(Yes I realize this is an extra long review, but, like I just said, it was my first ever Manga and I did not feel like editing my reactions!)

Sunday, August 16, 2015

Rashmi bookmarks “The Monuments Men”

by Robert M. Edsel.

In a special meeting held at the Met in 1941, the Fogg Art Museum's associate director Paul Sachs addressed the war and its impact on the arts community: "If, in time of peace, our museums and art galleries are important to the community, in time of war they are doubly valuable. For then, when the petty and the trivial fall way and we are face to face with final and lasting values, we...must summon to our defense all our intellectual and spiritual resources ... Art is the imperishable and dynamic expression of these aims. It is, and always has been, the visible evidence of the activity of free minds."

Along with every other physical and emotional plunder, Adolf Hitler had set about stealing the finest art treasures in Europe, a process wherein he and his armies took it upon themselves to judge what art deserved to be preserved, and what could be ruthlessly destroyed. Set in 1944-1945, “The Monuments Men: Allied Heroes, Nazi Thieves, and the Greatest Treasure Hunt in History” is the account of a mission to save some of the world's greatest art from the Nazis.

Without a question this is a fascinating slice of history, and there were so many things here that I was not aware of. (For one, I did not think it possible to hate the Nazis any more, but after reading this book, I do). More importantly however, this recount sheds light on the extremely adverse conditions that the MFAA (Monuments, Fine Arts and Archives) men and women worked under. With little or no official / political support, or access to arms and ammunition, a small band of American and British art historians, museum curators and academicians risked their very lives to save cultural treasures. James Rorimer. Lincoln Kirstein. Walker Hancock. George Stout. Rose Valland. Harry Ettlinger. It is a pity that these names are not more well-known as war heroes.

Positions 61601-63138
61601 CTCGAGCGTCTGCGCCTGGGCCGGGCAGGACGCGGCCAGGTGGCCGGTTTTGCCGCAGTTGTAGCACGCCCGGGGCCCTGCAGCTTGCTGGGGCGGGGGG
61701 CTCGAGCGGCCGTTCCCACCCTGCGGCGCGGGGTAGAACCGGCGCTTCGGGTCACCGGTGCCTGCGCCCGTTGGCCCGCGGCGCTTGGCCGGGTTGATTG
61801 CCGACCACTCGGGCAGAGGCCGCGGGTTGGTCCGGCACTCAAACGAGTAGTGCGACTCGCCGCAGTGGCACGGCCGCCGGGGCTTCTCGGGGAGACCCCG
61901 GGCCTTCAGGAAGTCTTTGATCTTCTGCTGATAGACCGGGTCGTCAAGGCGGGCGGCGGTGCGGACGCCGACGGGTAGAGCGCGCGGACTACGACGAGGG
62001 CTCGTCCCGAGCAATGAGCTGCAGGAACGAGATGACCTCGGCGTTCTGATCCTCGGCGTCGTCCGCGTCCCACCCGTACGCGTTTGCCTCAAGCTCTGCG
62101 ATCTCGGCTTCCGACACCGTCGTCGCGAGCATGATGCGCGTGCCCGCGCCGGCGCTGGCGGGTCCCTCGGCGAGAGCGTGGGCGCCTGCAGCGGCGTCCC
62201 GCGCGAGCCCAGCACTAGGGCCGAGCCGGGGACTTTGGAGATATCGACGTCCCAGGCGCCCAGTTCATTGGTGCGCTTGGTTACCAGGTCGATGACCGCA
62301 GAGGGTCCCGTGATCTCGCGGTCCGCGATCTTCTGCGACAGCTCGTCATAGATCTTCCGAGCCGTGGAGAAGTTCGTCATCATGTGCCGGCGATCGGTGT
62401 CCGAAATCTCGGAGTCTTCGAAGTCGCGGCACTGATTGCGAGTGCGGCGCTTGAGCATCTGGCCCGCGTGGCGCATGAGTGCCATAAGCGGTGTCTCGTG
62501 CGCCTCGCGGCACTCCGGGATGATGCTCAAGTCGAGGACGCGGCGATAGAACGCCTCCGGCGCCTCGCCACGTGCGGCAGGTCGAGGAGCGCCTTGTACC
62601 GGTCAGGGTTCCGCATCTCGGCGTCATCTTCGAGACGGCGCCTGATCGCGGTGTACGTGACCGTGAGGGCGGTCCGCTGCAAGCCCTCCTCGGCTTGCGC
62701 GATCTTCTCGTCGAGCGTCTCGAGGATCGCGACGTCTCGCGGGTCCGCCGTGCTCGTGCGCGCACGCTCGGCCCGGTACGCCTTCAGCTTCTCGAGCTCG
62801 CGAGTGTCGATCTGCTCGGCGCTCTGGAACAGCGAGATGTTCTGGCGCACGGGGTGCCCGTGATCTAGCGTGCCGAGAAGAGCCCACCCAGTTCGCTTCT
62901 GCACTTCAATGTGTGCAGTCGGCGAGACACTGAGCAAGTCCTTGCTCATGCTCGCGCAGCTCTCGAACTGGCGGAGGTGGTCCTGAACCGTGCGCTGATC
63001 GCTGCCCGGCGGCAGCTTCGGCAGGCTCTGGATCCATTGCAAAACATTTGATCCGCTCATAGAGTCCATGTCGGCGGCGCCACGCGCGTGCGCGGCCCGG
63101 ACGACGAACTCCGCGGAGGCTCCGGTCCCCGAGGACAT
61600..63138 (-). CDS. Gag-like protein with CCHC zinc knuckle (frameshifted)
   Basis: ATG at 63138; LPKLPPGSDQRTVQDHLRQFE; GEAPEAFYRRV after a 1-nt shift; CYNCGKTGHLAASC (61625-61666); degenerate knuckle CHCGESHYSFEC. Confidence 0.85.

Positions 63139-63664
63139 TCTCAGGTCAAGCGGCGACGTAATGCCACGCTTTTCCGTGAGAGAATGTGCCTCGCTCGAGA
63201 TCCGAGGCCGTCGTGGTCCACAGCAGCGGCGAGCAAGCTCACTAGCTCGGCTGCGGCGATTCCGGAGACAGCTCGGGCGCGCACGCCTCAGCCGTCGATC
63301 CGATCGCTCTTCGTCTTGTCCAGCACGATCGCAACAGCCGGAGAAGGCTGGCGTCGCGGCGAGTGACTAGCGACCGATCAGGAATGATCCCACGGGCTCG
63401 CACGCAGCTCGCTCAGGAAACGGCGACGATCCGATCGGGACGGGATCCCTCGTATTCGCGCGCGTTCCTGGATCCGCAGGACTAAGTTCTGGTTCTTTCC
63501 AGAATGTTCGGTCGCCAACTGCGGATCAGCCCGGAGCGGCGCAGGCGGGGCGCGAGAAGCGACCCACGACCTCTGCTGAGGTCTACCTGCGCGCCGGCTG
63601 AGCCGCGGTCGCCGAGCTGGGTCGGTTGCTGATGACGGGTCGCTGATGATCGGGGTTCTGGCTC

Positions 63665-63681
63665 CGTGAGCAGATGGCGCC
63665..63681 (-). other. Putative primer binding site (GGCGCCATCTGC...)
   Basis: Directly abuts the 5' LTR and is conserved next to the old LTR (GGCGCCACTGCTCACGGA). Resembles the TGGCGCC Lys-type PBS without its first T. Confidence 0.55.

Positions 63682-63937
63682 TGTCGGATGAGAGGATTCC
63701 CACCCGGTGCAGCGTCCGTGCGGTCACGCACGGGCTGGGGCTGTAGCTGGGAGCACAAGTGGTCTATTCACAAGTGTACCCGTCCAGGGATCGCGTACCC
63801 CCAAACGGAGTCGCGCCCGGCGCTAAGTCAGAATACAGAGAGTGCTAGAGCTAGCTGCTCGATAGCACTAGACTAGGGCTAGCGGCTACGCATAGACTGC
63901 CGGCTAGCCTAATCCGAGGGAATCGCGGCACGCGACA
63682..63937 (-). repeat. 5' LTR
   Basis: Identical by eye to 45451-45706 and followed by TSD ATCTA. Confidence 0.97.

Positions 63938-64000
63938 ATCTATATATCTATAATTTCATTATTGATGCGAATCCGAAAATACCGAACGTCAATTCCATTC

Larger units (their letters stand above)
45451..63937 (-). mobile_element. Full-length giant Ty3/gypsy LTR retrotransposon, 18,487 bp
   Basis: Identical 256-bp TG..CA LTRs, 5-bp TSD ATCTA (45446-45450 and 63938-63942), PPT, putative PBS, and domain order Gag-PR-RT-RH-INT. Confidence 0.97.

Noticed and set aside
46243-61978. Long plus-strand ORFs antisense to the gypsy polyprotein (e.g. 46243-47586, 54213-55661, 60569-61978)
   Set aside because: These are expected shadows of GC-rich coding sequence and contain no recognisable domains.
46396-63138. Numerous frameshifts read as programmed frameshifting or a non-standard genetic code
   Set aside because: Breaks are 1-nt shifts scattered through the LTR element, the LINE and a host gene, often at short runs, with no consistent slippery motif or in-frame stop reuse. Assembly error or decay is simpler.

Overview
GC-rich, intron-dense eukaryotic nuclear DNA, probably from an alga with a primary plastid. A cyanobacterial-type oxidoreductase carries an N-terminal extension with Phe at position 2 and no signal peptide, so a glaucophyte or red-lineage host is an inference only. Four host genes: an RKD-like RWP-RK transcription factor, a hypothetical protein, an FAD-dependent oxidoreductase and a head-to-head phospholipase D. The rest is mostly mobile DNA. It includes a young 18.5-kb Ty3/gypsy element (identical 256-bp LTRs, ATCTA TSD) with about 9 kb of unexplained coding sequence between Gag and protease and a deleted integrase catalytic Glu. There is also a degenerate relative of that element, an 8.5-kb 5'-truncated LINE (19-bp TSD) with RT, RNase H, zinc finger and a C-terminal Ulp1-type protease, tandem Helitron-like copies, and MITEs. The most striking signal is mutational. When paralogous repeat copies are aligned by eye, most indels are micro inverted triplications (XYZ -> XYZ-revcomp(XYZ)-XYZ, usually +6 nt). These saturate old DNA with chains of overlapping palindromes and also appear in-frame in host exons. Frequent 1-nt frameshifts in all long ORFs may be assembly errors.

Overall, however, while this is definitely an important part of history - and something that is unfortunately not as common knowledge as it should be - just as a reading experience, the narrative left much to be desired. Perhaps an introduction to the mission and its background could have been followed by a report of a handful of missions and/or highlights. Detailing each and every mission became very repetitive, and I reached a point where I had to force myself to finish the book.

Sunday, August 02, 2015

Rashmi bookmarks “Counter-Clock World”

by Philip K. Dick.

From starting a conversation with "Goodbye" and ending it with a "Hello", to blowing smoke back into cigarettes and making them grow back to normal size, this is the world where time has started going backwards. The most significant change in this universe - in what is known as The Hobart Phase - is that the dead have started coming back to life and living out their lives, quite literally from the grave to the womb, when the zygote finally separates into an egg and a sperm.

The story revolves around the anticipated rise of religious leader Anarch Peak, whose revival is followed with a lot of interest by various groups including the Vitarium (an organization that revives and prepares the dead for their new life), the Library (an organization that eradicates books - which, by the way, was a brilliant idea) and of course, opposing religious groups.

While the central concept of this story is phenomenal, I felt that not enough was done with that unique concept. Once the fact of the reverse world was established, the story gradually moved away from that aspect into a more mundane world, complete with its political, commercial and religious realities, and I found my attention wavering at times. My final impression was one of somewhat less than the complete awe I usually have for PKD.